There are a few unique things about living in Tornado Alley, like in Moore, Oklahoma, where Randy Antrikin grew up. First, it is said that a 30-year roof will last around seven years between hail and wind. Second, if you build brick houses there are some years where you may, more or less, rebuild an entire community.
“Bricking a house is not very fun,” says Antrikin, who grew up working with his dad in construction, laying brick. “It’s like folding a burrito. It’s just over and over. I would not want to do that all day — it’s not a long-term play.”
Those construction and brick-laying skills introduced Antrikin to an emerging market, however. Once social media took off, people started asking him for fireplaces and outdoor kitchens. His company then began selling some of the products they’d installed for other companies. Once they were no longer the middleman, they opened a retail store, Patio Galaxy, in 2005.
The company has since expanded to four locations and in 2021 started selling hot tubs, smack dab in the middle of the pandemic boom. Hot tubs hadn’t been on Antrikin’s radar, but as with the outdoor living products, he tired of referring his customers somewhere else to get a tub. Antrikin knew his company could bring something new to the market.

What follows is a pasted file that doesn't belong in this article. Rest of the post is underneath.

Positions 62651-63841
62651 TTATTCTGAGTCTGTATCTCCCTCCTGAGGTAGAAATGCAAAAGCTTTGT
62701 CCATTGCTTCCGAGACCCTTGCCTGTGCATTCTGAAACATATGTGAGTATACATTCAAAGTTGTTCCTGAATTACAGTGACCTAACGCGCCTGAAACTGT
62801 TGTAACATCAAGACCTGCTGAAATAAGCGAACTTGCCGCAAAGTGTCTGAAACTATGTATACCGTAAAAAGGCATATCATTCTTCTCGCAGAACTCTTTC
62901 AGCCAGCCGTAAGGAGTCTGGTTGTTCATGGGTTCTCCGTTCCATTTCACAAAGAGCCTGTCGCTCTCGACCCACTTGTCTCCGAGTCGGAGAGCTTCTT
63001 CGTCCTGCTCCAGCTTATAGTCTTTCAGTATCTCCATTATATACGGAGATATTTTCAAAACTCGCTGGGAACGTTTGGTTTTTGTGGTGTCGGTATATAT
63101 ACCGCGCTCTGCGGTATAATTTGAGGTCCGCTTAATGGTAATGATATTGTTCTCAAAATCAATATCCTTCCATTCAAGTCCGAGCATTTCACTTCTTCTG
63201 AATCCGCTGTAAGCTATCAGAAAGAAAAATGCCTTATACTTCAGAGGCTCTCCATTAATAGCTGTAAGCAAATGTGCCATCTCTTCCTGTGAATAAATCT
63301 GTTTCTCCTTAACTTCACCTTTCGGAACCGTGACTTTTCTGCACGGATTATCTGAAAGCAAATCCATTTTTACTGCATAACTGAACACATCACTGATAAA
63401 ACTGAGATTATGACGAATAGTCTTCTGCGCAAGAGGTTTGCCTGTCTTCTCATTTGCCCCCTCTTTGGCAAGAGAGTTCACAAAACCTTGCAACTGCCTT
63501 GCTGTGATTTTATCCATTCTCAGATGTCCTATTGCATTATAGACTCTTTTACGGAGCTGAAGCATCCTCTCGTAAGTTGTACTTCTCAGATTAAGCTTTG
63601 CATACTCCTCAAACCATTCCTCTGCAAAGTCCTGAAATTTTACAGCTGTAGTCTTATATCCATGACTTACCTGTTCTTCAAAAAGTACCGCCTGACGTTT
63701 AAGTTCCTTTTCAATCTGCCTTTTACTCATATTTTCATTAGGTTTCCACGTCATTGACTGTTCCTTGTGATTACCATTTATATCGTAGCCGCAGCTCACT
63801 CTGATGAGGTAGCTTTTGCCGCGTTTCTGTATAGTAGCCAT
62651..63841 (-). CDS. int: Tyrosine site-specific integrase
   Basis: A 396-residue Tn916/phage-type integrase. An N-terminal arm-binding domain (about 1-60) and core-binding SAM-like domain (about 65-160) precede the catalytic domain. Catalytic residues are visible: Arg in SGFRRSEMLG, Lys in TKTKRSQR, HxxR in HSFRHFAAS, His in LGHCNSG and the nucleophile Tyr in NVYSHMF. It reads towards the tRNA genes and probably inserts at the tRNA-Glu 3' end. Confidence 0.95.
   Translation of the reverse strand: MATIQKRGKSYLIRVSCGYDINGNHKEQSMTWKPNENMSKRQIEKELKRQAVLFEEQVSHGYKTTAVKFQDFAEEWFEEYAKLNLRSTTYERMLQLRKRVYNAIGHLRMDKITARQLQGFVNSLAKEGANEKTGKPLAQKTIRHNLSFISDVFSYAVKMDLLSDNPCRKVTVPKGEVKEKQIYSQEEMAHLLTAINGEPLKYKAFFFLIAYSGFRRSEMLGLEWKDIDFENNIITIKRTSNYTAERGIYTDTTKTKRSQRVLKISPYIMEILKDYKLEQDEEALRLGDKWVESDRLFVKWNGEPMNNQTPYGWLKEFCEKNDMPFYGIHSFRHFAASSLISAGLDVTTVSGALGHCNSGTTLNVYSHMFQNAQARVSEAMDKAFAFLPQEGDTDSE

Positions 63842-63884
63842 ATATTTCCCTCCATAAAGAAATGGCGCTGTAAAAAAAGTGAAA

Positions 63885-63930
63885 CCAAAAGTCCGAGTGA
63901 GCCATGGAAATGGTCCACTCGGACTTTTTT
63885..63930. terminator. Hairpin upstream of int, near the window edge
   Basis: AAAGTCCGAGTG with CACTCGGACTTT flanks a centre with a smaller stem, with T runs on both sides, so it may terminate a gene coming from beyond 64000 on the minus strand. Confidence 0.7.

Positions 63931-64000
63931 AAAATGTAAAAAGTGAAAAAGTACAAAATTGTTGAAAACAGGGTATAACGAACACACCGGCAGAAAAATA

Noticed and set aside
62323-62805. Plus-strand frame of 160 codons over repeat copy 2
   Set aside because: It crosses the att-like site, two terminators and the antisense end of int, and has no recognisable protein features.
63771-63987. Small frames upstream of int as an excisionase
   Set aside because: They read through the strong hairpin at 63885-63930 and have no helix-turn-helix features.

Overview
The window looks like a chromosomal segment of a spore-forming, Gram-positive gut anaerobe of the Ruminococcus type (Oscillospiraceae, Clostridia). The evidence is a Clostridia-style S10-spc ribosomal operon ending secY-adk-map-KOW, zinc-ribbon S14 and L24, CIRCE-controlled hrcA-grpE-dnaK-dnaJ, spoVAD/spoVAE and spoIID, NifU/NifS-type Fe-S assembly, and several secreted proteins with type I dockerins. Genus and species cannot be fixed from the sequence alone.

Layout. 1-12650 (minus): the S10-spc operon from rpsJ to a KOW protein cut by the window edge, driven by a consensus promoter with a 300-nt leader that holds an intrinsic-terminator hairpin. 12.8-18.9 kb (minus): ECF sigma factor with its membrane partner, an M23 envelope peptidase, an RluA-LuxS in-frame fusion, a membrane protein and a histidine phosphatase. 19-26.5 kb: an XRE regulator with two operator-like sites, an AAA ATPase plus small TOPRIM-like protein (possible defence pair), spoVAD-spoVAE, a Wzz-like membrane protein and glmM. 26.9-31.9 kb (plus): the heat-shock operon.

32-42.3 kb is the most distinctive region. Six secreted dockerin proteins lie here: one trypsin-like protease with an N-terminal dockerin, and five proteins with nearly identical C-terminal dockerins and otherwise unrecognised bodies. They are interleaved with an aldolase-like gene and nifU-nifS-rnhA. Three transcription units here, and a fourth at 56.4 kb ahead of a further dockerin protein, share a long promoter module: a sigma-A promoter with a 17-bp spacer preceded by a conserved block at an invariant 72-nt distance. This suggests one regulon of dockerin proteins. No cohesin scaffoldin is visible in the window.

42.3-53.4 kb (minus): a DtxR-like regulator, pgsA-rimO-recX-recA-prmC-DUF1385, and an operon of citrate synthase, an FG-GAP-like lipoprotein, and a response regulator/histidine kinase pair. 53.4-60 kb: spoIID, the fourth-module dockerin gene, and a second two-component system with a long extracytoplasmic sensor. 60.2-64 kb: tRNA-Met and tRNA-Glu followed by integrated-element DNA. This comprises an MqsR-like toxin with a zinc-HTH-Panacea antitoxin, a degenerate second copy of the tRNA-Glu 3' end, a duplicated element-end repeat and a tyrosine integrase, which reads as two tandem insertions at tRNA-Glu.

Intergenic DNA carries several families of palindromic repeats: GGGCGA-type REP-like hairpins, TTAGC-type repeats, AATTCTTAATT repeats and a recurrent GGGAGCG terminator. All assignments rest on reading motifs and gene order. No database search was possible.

“There’s all kinds of great hot tub companies out there, but what are you gonna do to stand out?” he says. “This is what we do: We sell them basically everything they want. We can build it; we can pull the permits; and we’ve got all that experience and equity built up into those systems.”
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Despite his background in construction and backyard living retail, hot tubs proved to be a unique challenge — a whole different level of retail, Antrikin says. “Selling a product that’s $10 or $20,” he says, “there’s not a whole lot of salesmanship that goes into it. But … it costs hundreds of thousands of dollars to get rolling in the hot tub business. You just can’t make mistakes.”
Starting during a year of inflated sales and long lead times, without years of sales history to fall back on, brought many hard lessons. Luckily, Antrikin excels at working the numbers to find savings, and at finding ways to improve efficiency and profits. He pays close attention to the bottom line versus the top line; he just wishes he’d had more time to do that over the last two years.
For most of his life as a businessman, he was able to dedicate time calculating things such as cost savings from buying in bulk, but “I don’t have as much time to go do those little nitty gritty things now,” he says.
In addition to adding hot tubs during the pandemic boom, he has also opened two new showrooms within weeks of each other in 2022 and Antrikin says the business is in a good place.
“The plan right now is to build up the war chest,” he says, “and perfect what we’re doing.”